Is it Censorship if You Just Don't Buy the Book?

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Parental Censorship or Economic Voting

Censorship or Not

Is it parental censorship if you don't buy the book? Maybe, but I doubt it.

Last year on 4 June 2011, Meghan Cox Gurdon wrote a thoroughly provocative article in the Wall Street Journal about young adult fiction. Unlike many who read Ms. Gordon’s column, I smiled as I read it. I wonder if any of her articles have gotten more feedback. I have never censored my daughter’s library choices, never flat out said she couldn’t read a specific book she wanted. I did draw the line at buying books I felt were inappropriate. When Lisa Johnson, my daughter's second grade teacher suggested Harry Potter was not age appropriate for most seven year olds, I held off another year before purchasing any of the series for her. I never said my daughter couldn’t read it or check it from either the school library or the public library, I just didn't buy it. We both read the first Harry Potter the next year when she was eight. Over time I bought and we read them all. Generally instead of reading the newest blockbusters, our house was filled with books she might or might not read, many of which have been out of print for decades. By having scads of books available all the time at her fingertips, the young adult section of the library wasn’t such a big draw.

It has always been a tremendous pleasure to purchase books for my daughter, fabric books, board books, big books, little books, picture books, series books, classics, new books, used books, all kinds. One book was so big, Richard Scarry’s, Cars and Trucks and Things that Go, she could barely hold it.

Richard Scarry's Cars and Trucks and Things That Go

She would put it on the floor, opened wide to read and of course search for the little tiny yellow Goldbug on each double page set. She read that book into tatters. I wrote the publisher and explained this book was so good, it needed to be sturdier and ours was irretrievably broken. They sent a replacement copy. She read it two more years. What a wonderful company. This is a book I would recommend for any baby shower or any child up to five or six years old. It is a keeper.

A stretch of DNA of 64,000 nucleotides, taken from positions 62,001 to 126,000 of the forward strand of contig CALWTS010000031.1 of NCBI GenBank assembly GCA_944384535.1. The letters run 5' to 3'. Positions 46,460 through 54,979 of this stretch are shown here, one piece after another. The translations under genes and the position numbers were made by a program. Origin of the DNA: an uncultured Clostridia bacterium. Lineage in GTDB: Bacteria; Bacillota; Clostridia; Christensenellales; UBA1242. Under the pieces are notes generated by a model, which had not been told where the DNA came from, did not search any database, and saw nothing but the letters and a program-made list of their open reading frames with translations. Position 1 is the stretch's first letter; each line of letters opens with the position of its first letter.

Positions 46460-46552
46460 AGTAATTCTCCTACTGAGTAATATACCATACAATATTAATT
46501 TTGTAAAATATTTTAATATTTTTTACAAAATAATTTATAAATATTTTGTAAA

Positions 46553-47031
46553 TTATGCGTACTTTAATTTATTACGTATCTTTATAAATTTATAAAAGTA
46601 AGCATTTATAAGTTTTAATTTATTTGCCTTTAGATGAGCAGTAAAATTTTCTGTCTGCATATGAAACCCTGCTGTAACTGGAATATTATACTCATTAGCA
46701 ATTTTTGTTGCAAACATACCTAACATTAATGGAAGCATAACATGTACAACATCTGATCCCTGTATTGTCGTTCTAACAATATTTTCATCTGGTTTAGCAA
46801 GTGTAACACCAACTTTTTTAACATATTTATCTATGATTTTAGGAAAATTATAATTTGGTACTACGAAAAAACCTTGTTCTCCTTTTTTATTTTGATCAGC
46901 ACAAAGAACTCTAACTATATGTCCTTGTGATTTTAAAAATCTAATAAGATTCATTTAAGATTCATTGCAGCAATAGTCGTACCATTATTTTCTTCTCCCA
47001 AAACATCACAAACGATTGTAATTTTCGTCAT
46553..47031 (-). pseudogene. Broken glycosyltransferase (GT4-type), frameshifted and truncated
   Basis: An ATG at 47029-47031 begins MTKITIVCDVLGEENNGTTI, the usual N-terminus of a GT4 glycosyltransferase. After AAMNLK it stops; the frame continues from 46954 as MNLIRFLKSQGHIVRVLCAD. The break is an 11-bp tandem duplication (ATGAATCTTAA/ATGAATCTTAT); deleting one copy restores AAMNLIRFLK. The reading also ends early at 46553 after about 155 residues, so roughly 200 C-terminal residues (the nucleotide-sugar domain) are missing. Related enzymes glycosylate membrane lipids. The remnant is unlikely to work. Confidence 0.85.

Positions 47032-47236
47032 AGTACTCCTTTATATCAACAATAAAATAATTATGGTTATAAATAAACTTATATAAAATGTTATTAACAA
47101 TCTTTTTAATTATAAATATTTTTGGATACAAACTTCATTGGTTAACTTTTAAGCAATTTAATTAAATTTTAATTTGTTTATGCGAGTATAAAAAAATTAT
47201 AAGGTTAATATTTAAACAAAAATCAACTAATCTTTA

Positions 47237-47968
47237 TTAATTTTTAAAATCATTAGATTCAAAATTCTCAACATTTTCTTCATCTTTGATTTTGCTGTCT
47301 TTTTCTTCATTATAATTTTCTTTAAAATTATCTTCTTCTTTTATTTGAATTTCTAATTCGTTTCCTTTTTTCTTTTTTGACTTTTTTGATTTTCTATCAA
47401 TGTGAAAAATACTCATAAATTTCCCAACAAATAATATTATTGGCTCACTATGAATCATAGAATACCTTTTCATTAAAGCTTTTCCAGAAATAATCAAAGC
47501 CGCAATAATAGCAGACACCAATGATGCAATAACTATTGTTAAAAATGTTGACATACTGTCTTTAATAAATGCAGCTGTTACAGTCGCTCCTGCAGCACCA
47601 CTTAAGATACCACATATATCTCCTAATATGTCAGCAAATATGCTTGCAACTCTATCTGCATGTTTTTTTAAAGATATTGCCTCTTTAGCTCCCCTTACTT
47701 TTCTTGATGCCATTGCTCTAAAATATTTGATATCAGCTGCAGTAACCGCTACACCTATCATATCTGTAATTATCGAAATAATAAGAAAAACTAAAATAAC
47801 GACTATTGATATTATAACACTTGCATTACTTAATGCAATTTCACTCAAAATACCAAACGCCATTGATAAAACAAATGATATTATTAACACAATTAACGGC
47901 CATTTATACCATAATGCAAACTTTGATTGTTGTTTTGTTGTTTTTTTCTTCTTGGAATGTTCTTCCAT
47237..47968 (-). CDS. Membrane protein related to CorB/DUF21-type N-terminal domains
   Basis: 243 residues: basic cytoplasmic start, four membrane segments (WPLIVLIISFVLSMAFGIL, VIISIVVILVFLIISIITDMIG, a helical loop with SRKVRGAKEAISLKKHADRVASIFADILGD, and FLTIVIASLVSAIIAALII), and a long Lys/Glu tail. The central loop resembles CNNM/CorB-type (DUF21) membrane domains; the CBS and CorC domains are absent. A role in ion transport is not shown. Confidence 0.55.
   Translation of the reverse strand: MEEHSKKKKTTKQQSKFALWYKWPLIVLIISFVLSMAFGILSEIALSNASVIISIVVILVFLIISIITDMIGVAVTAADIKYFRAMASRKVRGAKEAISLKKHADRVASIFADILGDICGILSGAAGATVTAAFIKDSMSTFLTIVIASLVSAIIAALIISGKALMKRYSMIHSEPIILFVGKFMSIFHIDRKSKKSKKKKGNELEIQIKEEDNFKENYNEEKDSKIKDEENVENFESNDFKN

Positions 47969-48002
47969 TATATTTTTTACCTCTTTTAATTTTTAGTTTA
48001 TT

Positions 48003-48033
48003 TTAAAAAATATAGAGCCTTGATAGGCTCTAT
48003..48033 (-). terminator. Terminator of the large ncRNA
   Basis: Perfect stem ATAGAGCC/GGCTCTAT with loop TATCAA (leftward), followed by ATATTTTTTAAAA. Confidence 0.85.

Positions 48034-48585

There are wonderful books with female protagonists, children, teenagers or young adults.

Five Little Peppers and How They Grew by Margaret Sidney

Margaret Sidney, a pseudonym for Harriett Mulford Stone Lothrop, wrote twelve Pepper books. I have almost all of them, nearly all of which begin the Five Little Peppers and...

 Heidi by Johanna Spyri

Heidi, the granddaughter in the original story, was written by Johanna Spyri and translated by Charles Tritten. Tritten also wrote two sequels to the Heidi story, Heidi Grows Up and Heidi's Children.

The Secret Garden by Frances Hodgson Burnett

Polly Pepper in Five Little Peppers and How They Grew, Heidi and Mary Lennox in The Secret Garden, all come to mind, interesting young girls' stories written by women. I read them as a child and reread them as an adult. I have collected more since I had a daughter. I didn’t like the gritty books being published as she was growing up and I wanted her to love to read. I think there are more moms who would like to buy books for their daughters, but just can’t bear to purchase many of those currently being published.

If you feel this way too, go to your local used book stores and start getting the out of print books you read and liked as a child. I use ABE Books, Amazon and Alibris sometimes, but you can't always tell if the books were previously owned by smokers. You can tell at your local bookstore.

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